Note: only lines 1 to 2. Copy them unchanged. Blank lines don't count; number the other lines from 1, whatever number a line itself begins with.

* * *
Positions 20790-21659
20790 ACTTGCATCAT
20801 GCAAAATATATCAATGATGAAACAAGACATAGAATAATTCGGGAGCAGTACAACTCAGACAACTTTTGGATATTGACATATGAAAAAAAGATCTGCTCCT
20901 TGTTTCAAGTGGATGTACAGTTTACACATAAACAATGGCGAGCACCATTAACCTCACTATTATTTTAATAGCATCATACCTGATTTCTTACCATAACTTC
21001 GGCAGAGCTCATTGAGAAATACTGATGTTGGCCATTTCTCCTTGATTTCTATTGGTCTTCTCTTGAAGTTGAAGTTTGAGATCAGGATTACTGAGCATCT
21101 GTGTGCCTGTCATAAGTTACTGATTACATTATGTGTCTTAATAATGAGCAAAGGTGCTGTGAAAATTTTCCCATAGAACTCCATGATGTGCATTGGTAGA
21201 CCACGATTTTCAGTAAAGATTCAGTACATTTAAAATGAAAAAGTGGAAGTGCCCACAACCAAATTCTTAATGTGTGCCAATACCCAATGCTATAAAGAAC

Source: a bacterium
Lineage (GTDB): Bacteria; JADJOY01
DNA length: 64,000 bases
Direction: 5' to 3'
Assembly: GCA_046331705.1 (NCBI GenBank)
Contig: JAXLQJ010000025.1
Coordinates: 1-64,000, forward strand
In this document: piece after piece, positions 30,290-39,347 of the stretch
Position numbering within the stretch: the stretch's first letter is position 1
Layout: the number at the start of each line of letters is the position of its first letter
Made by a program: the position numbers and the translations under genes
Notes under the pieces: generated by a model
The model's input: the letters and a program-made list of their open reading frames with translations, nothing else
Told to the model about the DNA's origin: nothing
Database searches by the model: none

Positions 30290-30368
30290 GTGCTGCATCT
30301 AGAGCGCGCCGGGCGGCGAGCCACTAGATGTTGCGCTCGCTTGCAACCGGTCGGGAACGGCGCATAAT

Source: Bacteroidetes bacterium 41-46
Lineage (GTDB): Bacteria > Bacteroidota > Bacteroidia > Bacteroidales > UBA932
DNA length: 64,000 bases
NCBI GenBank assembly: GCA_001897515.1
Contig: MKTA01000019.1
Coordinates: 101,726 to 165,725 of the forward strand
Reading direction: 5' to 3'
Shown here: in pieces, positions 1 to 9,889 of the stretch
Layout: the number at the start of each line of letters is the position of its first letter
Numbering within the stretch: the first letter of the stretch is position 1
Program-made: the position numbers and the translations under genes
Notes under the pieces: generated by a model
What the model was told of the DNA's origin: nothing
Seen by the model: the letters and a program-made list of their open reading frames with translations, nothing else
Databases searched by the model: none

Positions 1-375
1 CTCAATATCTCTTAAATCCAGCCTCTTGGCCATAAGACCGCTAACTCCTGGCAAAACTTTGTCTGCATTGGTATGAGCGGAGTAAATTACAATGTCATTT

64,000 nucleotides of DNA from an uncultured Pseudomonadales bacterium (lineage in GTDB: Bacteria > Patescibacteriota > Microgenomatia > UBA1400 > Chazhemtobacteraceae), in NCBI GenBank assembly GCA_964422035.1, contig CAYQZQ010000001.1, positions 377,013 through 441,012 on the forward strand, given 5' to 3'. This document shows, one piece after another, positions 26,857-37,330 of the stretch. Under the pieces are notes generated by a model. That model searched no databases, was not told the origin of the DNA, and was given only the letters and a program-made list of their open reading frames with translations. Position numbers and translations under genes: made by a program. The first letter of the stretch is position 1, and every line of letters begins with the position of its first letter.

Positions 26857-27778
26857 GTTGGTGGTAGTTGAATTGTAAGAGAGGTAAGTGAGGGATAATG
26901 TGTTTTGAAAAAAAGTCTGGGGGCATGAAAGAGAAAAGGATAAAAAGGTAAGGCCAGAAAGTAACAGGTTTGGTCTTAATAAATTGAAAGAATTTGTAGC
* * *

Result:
Positions 20790-21659
20790 ACTTGCATCAT